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PFD Sunday Times Young Writer of the Year shortlist – Sara Taylor

The Lauras by Sara Taylor I do love a road-trip novel, as long as it’s not On the Road, which I dutifully read and yawned through in my twenties. I feel like I’ve read a lot of American road-trip novels – but it appears the majority were pre-blog including Lolita, Fear and Loathing in Las Read More

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Young Writer of the Year Award 2017 – First thoughts…

Well, the Shadow Panel is truly underway. We even got namechecks in The Sunday Times which was a lovely surprise. Now we have the hard task of getting down to the reading. I thought I’d post some very preliminary thoughts about each book. I’ve dipped into them all briefly – and finished one – can Read More

SHORT STORIES TWITTER6

Young Writer of the Year Award 2017 shortlist

After posting earlier this week about my involvement on this year’s shadow panel, today I am delighted to be able to share the shortlist of five books, one of which will win the PFD Sunday Times Young Writer of the Year Award for 2017. Without further ado, they are: Minoo Dinshaw: Outlandish Knight: The Byzantine Read More

Anna Karenina

Starting Anna Karenina again

In my teens, around the time of the wonderful BBC adaptation of War & Peace with Anthony Hopkins as Pierre, and ITV’s Anna Karenina with Nicola Pagett as the doomed heroine, I went through a real Russian phase in my reading. We had copies of most of the Russian greats already in the house as Read More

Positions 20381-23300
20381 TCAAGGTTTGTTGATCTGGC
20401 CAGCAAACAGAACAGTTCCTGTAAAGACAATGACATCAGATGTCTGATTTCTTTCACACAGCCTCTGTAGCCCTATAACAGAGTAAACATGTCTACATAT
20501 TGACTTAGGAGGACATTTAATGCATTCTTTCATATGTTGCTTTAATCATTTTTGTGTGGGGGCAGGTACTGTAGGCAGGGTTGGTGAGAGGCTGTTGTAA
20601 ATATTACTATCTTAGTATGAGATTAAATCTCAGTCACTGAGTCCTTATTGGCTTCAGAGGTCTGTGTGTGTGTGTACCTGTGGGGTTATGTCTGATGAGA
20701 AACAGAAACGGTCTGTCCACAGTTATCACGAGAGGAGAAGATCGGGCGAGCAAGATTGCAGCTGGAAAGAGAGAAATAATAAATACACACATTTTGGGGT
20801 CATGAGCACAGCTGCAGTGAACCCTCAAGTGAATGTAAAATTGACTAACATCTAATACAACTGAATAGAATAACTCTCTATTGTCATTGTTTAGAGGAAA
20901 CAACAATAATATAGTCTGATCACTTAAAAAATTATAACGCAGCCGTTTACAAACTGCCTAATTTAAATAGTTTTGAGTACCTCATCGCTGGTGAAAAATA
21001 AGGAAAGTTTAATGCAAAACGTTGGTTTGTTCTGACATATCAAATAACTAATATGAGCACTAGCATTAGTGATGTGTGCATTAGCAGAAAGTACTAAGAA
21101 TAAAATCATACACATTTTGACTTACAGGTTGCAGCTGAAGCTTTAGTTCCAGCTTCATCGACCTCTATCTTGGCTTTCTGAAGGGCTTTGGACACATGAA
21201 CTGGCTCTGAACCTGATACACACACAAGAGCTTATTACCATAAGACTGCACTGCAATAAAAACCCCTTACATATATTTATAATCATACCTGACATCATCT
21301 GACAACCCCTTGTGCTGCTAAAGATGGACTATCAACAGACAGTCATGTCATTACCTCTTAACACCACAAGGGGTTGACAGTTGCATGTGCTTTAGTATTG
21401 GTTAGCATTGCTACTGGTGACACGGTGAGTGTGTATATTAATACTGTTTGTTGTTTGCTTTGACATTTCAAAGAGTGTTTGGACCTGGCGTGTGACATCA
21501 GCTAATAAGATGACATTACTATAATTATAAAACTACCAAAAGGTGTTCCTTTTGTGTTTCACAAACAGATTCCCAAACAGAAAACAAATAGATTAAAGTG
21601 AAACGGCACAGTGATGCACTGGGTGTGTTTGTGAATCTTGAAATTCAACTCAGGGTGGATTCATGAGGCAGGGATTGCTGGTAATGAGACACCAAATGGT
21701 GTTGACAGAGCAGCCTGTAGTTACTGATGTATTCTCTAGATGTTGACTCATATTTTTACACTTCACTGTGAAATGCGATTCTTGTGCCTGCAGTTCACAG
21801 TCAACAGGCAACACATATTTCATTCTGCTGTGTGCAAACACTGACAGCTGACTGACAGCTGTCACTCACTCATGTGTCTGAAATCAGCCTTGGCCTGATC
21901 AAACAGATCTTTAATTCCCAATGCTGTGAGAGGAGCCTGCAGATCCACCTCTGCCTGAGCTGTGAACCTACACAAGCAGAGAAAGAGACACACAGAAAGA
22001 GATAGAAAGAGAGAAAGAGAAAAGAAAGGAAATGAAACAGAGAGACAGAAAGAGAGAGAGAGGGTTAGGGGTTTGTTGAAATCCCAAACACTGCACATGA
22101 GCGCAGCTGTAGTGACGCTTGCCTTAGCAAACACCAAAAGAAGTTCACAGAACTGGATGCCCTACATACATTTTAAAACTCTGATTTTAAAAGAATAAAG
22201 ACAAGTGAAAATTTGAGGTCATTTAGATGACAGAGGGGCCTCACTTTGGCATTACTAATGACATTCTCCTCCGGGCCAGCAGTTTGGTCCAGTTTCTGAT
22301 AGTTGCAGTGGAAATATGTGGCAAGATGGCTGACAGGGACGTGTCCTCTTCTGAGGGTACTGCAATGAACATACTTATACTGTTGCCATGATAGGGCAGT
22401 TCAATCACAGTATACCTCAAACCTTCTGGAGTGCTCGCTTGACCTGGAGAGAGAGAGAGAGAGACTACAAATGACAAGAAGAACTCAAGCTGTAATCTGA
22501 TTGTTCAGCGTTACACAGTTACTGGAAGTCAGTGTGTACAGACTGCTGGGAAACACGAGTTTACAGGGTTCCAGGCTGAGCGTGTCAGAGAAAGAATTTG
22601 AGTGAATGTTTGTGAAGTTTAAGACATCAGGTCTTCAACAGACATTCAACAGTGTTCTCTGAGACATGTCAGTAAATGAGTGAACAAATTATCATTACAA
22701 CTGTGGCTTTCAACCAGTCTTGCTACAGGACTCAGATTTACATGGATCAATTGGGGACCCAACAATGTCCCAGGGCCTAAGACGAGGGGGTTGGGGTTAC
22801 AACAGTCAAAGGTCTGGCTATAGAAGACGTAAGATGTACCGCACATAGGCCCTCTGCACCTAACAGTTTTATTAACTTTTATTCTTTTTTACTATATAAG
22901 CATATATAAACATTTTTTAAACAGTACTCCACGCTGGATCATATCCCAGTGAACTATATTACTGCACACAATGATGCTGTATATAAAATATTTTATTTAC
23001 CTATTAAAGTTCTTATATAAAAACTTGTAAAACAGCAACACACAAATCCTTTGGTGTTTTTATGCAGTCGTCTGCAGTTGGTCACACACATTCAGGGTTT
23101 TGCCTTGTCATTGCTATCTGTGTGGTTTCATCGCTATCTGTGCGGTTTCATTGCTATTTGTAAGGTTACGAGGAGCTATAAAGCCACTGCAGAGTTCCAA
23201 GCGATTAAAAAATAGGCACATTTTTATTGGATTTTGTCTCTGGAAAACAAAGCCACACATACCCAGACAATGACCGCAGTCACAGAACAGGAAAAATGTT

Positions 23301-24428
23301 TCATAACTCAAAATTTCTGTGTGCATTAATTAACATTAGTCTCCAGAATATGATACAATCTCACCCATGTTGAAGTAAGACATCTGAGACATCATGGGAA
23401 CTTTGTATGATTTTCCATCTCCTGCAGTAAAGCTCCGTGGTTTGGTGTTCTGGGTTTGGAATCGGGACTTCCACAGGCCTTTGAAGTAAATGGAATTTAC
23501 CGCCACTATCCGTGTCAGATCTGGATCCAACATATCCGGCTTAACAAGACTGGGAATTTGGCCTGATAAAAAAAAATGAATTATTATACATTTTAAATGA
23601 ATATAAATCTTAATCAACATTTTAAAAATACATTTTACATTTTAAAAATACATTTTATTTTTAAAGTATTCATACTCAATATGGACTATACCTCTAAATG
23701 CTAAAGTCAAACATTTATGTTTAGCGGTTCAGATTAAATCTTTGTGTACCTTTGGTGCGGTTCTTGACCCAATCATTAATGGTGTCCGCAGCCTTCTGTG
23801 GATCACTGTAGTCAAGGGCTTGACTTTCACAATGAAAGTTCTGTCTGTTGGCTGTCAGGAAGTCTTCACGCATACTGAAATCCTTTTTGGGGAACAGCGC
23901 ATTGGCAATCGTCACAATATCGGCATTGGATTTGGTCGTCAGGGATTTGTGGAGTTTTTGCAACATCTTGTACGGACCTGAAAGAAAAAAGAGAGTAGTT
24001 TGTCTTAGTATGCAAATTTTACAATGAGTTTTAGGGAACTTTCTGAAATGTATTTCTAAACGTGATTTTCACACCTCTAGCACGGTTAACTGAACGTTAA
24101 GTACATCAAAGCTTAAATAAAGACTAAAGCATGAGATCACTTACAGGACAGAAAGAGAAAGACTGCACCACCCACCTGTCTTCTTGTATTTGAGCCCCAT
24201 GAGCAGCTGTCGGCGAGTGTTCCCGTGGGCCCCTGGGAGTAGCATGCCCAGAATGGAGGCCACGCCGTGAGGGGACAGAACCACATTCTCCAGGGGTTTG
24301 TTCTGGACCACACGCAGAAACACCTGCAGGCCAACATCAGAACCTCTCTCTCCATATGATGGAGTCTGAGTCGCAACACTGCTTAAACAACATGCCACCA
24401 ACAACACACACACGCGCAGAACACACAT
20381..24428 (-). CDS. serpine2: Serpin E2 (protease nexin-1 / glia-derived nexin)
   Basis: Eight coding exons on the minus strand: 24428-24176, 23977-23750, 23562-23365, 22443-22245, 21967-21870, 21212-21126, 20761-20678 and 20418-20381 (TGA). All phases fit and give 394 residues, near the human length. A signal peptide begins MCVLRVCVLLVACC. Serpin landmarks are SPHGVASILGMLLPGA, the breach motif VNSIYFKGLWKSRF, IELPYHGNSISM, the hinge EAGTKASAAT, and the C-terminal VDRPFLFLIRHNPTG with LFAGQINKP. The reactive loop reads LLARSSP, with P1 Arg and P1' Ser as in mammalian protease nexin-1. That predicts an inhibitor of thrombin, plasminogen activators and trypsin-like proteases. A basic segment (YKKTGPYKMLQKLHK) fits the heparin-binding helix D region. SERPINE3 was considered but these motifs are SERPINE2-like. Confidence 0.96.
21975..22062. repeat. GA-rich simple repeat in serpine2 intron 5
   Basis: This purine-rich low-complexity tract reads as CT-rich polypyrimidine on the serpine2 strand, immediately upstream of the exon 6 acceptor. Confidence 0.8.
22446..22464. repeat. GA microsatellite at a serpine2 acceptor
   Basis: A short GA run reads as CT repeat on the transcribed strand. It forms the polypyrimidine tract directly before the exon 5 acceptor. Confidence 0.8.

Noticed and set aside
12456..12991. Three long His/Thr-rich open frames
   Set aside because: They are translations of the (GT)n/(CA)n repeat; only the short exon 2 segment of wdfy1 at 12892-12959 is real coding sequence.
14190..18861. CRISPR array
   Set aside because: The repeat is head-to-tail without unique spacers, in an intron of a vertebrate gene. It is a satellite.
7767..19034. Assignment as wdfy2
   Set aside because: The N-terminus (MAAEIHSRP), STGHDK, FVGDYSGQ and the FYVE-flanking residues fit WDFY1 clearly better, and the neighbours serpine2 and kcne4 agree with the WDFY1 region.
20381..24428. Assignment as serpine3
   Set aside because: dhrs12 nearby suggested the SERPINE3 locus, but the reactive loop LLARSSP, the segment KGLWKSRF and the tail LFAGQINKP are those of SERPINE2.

Monte Carlo

The glamour of the Grand Prix – it’s not real life…

Monte Carlo by Peter Terrin Translated from the Dutch by David Doherty Before I tell you more about this exquisite short novel by Dutch author, Peter Terrin, I’d like to expound briefly on the glamour of the Monaco Grand Prix – it is the one we all love to see, raced over the streets of Read More

Gentleman moscow towles

Towles’ entrancing second novel…

A Gentleman in Moscow by Amor Towles Amor Towles’ debut novel Rules of Civility (reviewed here) was one of the best books I read in 2011. Although Towles graduated in English back in the late 1980s, he worked as an investment professional for over twenty years before publishing his first novel. This book was a Read More

name of the family

Meanwhile at Shiny…

…I’ve had several reviews published recently. In the Name of the Family by Sarah Dunant Sarah Dunant’s latest novel chronicles the last year of Pope Alexander VI’s life. He was, of course, head of the Borgia family in Renaissance Italy. His mad and vicious soldier son Cesare, and daughter about to be thrice-married Lucrezia complete Read More

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Over at Shiny New Books

Harriet and I are beginning to settle into our new routine over at Shiny New Books. We are now publishing new content each Tuesday and Thursday (with occasional other days in the mix to accommodate blog tours etc.). If you don’t have time to visit regularly, why not sign up to the newsletter to receive Read More

Fates and furies

The Six Degrees of Separation Meme: Fates and Furies

Hosted each month by Kate at Booksaremyfavouriteandbest, this meme picks a starting book for participants to go wherever it takes them in six steps. (Here’s my one for last month.) This month the starting book is Fates and Furies by Lauren Groff. Fates and Furies is a novel I’ve yet to read. If you look at the Read More

The Reader on the 6-27

I’m still reviewing books read in 2016…